House Committee Approves New Measure on Women's Military Service
The House Armed Services Committee approved an amendment yesterday that would block women from serving in new positions related to direct ground combat, unless the Army first obtained Congressional approval to place women in those roles. This amendment replaces an amendment passed by the subcommittee on military personnel last week.
In response to the nature of war in Iraq and Afghanistan, the Army has attempted to reorganize units for greater flexibility, according to the Washington Post, and some members of Congress argue that in doing so, the Army has violated a 1994 ban on women in “direct ground combat.” Last week’s amendment would have banned women in the Army from serving in “in any company-size unit that provides support to combat battalions or their subordinate companies,” which would have closed at least 21,925 jobs in the Army that are now open to women, the Post reports. This sparked an outcry from Army officials and those currently serving, as well as House Democrats.
The new amendment, which will soon move to the House floor as part of the 2006 defense authorization bill, affects all military branches and would require the Secretary of Defense to report to Congress on women’s positions in the military since 1994. Representative John M. McHugh (R-NY) described the amendment as a way for Congress “to assume more proactive control over assignment policies,” reports the Post, but Democrats said that in trying to control the 1994 policy, Republicans were ignoring the fact that the policy was intended to “expand opportunities for women” and to prevent closing any positions that were open to women in the military.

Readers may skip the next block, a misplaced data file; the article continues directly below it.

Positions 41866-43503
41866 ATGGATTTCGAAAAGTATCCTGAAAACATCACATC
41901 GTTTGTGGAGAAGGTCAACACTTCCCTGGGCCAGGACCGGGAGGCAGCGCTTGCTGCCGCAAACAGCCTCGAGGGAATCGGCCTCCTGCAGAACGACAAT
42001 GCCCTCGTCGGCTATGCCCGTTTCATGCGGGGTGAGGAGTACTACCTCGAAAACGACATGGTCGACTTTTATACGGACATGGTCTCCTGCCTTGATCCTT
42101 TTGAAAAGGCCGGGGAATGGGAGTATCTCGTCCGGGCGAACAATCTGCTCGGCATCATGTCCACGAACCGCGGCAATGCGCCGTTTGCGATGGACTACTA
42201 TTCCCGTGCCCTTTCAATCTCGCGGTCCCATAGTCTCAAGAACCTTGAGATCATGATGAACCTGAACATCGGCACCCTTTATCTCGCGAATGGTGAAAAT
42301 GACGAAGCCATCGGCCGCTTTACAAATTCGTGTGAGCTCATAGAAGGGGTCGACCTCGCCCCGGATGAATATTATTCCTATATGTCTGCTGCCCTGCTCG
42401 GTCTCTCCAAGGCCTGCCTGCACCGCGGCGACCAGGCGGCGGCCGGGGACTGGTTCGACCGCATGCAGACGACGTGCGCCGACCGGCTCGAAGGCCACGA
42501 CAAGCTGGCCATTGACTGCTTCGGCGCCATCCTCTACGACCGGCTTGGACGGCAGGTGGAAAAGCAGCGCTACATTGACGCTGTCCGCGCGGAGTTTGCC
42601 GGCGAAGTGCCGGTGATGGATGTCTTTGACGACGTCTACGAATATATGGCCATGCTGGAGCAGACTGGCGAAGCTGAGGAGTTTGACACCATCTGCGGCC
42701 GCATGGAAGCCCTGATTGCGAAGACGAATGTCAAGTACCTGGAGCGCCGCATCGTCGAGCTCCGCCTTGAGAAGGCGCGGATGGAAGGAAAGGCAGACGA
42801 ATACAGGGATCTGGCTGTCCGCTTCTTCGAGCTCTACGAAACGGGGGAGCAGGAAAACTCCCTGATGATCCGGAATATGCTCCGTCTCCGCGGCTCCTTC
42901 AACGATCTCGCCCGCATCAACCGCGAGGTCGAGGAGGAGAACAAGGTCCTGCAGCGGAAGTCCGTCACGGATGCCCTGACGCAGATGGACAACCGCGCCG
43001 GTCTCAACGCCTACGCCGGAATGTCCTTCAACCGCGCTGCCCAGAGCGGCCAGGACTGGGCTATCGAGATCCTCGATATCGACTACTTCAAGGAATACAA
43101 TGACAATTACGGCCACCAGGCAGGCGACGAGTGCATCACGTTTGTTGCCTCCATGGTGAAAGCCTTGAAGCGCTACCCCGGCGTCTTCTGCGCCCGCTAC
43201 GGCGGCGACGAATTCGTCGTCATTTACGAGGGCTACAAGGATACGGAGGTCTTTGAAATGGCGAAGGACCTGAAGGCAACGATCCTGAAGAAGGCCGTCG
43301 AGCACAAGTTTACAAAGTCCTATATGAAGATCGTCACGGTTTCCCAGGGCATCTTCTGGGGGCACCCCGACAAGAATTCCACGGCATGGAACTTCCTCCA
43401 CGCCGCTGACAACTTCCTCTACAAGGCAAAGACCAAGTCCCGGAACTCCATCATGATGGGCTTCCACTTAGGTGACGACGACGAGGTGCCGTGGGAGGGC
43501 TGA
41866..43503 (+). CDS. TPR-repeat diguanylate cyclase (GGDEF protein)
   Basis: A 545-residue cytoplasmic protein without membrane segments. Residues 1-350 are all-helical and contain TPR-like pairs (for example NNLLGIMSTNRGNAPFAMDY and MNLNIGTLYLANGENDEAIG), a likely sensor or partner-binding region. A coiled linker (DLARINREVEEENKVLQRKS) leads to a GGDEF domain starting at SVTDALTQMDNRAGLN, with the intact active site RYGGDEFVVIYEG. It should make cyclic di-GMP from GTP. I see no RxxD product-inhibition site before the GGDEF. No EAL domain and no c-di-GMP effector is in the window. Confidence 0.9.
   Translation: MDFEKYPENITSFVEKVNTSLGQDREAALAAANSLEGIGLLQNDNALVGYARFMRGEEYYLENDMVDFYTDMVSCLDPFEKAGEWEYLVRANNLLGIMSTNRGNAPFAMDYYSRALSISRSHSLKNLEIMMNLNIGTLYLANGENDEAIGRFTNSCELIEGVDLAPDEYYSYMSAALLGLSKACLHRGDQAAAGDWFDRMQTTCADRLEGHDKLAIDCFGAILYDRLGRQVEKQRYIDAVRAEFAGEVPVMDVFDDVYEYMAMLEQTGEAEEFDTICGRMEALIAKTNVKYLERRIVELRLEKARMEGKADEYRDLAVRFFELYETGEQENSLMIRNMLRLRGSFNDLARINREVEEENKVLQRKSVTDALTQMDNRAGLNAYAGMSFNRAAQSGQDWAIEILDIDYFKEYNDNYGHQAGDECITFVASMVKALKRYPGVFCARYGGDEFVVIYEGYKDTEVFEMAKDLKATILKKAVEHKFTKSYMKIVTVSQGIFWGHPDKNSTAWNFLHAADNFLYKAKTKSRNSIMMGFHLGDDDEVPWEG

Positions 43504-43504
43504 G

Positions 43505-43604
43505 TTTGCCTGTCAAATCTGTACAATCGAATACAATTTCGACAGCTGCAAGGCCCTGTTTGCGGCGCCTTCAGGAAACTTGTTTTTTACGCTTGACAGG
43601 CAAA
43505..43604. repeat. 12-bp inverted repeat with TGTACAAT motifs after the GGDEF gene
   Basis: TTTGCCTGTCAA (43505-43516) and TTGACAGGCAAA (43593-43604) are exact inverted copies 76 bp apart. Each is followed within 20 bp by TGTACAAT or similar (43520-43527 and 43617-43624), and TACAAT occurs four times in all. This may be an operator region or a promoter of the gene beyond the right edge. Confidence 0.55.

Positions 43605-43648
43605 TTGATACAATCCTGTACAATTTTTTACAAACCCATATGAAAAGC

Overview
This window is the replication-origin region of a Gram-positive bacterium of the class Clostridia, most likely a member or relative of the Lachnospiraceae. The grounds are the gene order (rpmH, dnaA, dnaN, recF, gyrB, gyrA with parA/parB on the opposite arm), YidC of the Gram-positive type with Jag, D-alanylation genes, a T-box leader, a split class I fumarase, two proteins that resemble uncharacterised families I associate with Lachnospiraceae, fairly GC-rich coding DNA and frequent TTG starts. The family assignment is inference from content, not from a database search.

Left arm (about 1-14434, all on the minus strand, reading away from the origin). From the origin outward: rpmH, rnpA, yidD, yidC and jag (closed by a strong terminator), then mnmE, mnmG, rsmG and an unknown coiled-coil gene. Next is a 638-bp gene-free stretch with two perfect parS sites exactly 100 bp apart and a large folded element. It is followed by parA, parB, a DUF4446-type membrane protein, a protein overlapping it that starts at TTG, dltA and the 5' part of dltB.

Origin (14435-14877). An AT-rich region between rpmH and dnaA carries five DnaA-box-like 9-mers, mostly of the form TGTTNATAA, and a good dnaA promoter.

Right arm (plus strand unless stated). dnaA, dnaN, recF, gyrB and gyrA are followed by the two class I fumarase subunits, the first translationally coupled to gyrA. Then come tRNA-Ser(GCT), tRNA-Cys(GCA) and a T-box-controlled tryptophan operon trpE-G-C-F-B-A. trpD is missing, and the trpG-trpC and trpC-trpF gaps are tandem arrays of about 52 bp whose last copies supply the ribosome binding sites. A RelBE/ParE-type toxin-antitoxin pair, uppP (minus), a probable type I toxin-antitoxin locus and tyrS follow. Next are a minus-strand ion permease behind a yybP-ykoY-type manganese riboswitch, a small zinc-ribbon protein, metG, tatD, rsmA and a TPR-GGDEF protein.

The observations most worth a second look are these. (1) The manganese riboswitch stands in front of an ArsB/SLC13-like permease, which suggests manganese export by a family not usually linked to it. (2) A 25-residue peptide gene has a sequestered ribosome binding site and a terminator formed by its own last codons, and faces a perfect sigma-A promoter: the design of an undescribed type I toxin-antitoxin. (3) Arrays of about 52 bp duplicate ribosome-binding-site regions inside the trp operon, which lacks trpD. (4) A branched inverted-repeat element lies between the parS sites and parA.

3/7/2014 Study Finds Continuing Gender Gap in Medical Research - Although 20 years have passed since the government instituted legislation requiring adequate female representation in medical studies, a recent study finds that a significant sex and gender gap still persists in medical research.
"Sex-Specific Medical Research: Why Women's Health Can't Wait" by researchers at the Connors Center for Women's Health and Gender Biology at Brigham and Women's Hospital and the Jacobs Institute at George Washington University Hospital finds that scientists still fail to account for differences between males and females. . . .